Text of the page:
However they do it, Abney Park manages to completely cover up the fact that the only actual drum they’ve got is their frontman’s doumbek. It’s really quite impressive. I’ve been listening to their music — and even playing it in clubs — for nearly three years now, and I didn’t realize their near-drummerless condition until I sat down to write this review.
There are, unfortunately, times when they go a bit too far in their layering. “Holy War”, for example, starts with a driving, heart-pumping rhythm and hypnotically flowing vocals that describe life in a war-torn city. Eventually, some audio clips from news services are used to spice it up, but they go too far: between multiple anchormen and announcers layered over helicopter rotors and howling dogs, it becomes almost impossible to make out the thread of the song itself any more. On “Kine”, the eerie, piping flute in the background is a nice touch, but it’s simply mixed too loud.
But while these mistakes detract somewhat from the overall effect and quality, they’re by no means fatal. And they’re more than made up for by standout tracks like “Thornes & Brambles”, “Breathe” (in either its original or acoustic version — and I don’t usually like acoustic or unplugged tracks), and “The Box”. In “Hush”, in particular, they get the balance just right, blending an unusual, asymmetrical bass line with strange warbles and ringing chimes that interweave with the female backing vocals to achieve just the right level of complexity. Finally, the excessive layering and occasional mixing problems I’ve mentioned are the sorts of flaws that can be expected of a young, independent band creating on their own.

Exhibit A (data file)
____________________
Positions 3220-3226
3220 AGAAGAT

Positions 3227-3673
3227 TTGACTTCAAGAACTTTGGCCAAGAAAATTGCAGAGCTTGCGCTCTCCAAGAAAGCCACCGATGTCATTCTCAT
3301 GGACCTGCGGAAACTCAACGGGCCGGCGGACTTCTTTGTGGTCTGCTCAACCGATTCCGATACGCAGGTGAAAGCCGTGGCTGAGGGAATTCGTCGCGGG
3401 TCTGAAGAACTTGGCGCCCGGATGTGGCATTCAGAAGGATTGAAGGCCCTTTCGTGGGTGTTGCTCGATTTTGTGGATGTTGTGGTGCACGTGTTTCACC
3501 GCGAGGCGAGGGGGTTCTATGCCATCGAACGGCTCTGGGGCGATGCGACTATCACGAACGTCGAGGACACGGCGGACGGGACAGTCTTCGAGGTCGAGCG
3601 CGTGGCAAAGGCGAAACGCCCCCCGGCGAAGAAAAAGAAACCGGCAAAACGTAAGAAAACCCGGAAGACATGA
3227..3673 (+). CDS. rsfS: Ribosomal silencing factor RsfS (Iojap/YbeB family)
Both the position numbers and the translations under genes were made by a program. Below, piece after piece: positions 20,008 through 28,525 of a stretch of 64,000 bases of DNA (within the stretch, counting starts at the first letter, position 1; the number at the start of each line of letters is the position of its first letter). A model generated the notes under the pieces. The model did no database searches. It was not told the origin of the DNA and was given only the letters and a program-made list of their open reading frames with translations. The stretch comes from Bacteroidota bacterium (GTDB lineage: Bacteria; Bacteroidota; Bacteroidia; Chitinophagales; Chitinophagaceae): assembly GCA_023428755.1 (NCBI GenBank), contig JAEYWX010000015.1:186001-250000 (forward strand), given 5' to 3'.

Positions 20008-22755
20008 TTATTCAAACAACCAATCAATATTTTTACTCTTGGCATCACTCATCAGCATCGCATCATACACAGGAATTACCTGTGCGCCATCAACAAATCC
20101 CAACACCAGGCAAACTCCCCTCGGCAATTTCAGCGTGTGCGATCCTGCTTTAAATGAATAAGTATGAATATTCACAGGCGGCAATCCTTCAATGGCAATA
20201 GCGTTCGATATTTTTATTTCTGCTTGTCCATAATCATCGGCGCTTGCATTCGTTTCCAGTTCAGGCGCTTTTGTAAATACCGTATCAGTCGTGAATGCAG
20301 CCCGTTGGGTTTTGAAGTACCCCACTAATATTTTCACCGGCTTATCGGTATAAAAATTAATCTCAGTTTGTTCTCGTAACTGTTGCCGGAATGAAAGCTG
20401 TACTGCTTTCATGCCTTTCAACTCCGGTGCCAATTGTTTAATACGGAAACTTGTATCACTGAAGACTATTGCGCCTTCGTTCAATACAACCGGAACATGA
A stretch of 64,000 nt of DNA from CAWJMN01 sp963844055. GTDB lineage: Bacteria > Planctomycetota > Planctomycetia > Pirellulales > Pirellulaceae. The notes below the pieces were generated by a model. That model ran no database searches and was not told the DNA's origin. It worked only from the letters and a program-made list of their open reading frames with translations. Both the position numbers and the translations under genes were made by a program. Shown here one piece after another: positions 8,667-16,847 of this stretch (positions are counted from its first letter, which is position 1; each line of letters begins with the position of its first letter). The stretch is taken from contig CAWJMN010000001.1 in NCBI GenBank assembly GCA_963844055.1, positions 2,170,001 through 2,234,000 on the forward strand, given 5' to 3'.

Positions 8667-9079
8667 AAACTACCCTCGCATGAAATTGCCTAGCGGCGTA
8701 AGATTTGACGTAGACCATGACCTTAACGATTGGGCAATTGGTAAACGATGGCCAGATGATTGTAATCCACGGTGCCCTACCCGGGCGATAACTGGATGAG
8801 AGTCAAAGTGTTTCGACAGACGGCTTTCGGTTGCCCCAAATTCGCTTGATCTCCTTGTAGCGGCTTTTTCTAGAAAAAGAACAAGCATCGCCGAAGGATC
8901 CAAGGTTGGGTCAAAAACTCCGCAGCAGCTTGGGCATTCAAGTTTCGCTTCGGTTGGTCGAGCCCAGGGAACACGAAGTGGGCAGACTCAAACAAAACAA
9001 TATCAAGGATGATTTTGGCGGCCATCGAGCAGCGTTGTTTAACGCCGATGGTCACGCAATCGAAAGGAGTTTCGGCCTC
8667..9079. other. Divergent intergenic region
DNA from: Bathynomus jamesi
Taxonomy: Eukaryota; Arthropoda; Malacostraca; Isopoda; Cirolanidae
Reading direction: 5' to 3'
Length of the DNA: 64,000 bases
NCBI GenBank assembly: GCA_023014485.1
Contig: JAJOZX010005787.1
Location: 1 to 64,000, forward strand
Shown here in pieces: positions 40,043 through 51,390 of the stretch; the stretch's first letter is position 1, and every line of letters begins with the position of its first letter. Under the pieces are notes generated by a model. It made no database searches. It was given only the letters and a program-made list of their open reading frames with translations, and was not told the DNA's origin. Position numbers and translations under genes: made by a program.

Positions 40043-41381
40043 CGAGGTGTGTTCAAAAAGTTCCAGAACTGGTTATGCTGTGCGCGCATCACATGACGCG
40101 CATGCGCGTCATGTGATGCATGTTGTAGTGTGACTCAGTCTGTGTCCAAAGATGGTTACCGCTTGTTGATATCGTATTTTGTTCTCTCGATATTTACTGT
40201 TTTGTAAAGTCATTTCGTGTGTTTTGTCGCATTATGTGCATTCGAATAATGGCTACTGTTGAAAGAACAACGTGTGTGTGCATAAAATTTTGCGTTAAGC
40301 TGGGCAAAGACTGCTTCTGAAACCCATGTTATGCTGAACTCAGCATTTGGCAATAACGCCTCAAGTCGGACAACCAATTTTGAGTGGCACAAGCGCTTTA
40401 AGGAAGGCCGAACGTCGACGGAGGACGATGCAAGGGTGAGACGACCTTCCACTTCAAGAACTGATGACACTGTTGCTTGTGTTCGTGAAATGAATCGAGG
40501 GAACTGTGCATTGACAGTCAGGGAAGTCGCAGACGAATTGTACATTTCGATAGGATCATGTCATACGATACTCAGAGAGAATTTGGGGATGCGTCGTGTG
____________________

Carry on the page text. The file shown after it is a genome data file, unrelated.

The design of the liner notes and the artwork on the CD itself make it clear that these folks don’t have any kind of big-label backing: if they did, those backers would want credit, and there isn’t any. When you look at the CD and jewel case inserts, you won’t find any fine print. There’s no copyright information, no legal disclaimers, no naming of record labels, recording studios, no “Compact Disc Digital Audio” logo (even though the disc plays just fine in any audio player, and would undoubtedly meet Phillips’ requirements)... all the teensy, nearly subliminal indicators of life in an overlawyered and un-self-consciously mercantile society are completely absent from this disc and its packaging.
On the one hand, this absence of legalisms and logos gives you a clue that the disc is a somewhat amateur effort — which is a good thing, because it’d otherwise be hard to tell; the minor problems I described above are the only other clues that this work is anything less than professional. And on the other hand, it just adds to Abney Park’s general air of mystery and otherworldliness. (For example, the band’s web site doesn’t include last names anywhere; I had to find that information on a completely separate site devoted to promoting northwestern musicians.)
Goth music does still have a future, and Abney Park is going to be a major part of it. If they can polish the few remaining rough edges off their music, they have the potential to bring a fresh, new sound to gothic dance floors everywhere.
Kai MacTane is the Freak Nation’s webmaster. When he isn’t wrangling content or hacking PHP for the site, he’s been dabbling as a goth-industrial DJ in San Francisco for the past few years. He’s found that Abney Park’s music will usually get the crowd up and dancing. He can’t help but wonder what they’re like in concert.